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The shadowy side of innovation: unmaking and sustainability

Research output: Contribution to Journal/MagazineJournal articlepeer-review

<mark>Journal publication date</mark>04/2012
<mark>Journal</mark>Technology Analysis and Strategic Management
Issue number4
Number of pages18
Pages (from-to)345-362
Publication StatusPublished
<mark>Original language</mark>English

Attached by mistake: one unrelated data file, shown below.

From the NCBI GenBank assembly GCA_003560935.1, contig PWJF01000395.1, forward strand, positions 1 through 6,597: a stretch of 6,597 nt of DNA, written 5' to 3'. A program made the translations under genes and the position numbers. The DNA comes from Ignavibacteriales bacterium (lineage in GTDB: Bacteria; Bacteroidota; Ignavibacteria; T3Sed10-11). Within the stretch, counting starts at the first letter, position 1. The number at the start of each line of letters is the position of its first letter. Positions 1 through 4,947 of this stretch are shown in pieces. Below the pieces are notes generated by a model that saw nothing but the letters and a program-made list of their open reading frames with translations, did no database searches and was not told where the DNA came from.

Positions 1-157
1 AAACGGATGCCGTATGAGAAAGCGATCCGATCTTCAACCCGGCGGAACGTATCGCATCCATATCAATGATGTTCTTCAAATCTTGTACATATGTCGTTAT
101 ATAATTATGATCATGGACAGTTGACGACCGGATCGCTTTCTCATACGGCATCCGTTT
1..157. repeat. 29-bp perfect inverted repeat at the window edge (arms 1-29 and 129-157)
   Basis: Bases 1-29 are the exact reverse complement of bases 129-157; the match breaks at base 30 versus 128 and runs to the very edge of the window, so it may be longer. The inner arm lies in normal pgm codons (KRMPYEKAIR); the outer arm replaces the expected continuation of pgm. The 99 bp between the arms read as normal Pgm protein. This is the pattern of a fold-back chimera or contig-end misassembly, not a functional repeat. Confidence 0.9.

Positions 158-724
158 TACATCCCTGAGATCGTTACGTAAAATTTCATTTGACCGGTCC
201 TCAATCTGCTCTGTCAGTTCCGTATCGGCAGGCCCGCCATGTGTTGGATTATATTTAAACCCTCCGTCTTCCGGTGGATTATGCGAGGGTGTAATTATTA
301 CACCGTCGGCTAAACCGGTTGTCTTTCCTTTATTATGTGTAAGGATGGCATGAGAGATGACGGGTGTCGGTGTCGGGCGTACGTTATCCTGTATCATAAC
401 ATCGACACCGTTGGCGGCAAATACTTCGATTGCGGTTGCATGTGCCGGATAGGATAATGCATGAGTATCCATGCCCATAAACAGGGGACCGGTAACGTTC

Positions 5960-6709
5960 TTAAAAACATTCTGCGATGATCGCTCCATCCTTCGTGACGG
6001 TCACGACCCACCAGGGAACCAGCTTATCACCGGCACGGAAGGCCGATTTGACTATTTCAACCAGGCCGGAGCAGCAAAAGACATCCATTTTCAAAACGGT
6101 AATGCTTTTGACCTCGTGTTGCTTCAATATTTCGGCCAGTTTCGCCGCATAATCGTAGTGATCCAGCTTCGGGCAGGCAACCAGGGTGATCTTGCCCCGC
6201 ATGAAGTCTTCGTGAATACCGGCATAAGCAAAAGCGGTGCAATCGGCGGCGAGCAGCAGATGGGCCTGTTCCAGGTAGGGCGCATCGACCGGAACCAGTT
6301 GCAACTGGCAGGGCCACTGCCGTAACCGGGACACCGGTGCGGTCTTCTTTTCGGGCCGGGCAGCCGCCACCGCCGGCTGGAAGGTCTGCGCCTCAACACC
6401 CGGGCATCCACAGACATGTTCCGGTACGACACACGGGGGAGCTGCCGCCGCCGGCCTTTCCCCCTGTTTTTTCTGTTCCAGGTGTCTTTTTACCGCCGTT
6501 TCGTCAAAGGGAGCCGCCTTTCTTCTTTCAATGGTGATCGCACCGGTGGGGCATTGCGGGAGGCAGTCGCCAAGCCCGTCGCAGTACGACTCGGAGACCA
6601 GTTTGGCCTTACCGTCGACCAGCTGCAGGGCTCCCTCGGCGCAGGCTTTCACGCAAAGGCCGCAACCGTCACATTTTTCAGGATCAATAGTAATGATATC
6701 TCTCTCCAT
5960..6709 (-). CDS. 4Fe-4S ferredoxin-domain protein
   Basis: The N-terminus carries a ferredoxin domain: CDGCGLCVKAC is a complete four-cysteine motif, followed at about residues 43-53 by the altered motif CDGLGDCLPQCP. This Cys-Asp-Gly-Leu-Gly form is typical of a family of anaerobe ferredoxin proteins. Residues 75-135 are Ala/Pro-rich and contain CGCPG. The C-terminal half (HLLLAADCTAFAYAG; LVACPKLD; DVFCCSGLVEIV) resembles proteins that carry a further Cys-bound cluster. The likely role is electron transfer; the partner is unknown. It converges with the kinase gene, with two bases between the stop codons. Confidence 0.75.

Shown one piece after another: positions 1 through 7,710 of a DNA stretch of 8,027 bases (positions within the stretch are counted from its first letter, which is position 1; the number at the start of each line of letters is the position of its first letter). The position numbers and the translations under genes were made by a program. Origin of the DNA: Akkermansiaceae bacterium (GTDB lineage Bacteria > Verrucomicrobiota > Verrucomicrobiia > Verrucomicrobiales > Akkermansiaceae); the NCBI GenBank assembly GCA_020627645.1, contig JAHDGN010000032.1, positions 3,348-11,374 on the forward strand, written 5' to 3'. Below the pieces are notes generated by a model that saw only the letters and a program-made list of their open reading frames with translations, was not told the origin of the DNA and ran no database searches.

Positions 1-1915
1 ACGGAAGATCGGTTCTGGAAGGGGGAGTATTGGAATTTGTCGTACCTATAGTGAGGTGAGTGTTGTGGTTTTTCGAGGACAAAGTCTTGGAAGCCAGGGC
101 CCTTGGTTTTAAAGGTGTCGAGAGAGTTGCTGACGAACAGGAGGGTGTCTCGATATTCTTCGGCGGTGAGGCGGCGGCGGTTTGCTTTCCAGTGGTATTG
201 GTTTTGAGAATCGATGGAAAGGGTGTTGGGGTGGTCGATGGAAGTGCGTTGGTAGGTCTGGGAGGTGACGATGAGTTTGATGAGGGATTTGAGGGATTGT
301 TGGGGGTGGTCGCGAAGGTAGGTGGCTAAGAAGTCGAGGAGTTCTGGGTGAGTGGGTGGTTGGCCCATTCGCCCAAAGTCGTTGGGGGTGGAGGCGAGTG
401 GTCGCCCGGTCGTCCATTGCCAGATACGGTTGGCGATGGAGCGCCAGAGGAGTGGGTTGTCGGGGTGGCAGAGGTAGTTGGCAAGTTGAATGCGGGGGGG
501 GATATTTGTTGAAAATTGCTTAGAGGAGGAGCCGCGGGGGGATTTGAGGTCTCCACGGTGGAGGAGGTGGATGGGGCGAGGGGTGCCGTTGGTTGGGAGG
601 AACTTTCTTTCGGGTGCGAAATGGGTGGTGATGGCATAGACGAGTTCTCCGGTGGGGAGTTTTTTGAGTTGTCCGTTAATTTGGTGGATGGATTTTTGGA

Transitions towards more sustainable ways of life depend on the development or reintroduction of lower carbon sociotechnical arrangements and the demise of other more resource intensive configurations. Within the fields of innovation studies and transitions theory, processes of emergence and stabilisation are better documented and more widely discussed than those of disappearance, partial continuity and resurrection. In this article I refer to the recent history of cycling in the UK and in other European countries, using this as a means of identifying questions that lie at the margins of current debate but that are important in understanding how incoming and outgoing configurations co-exist, how dormant remains of past regimes come back to life, and how innovation journeys start over again. I argue that there are new questions to be found in the shadows of innovation studies, and that these are important for academics and policy makers interested in developing and promoting more sustainable sociotechnical systems, aspects of which are foreshadowed by ways of the past.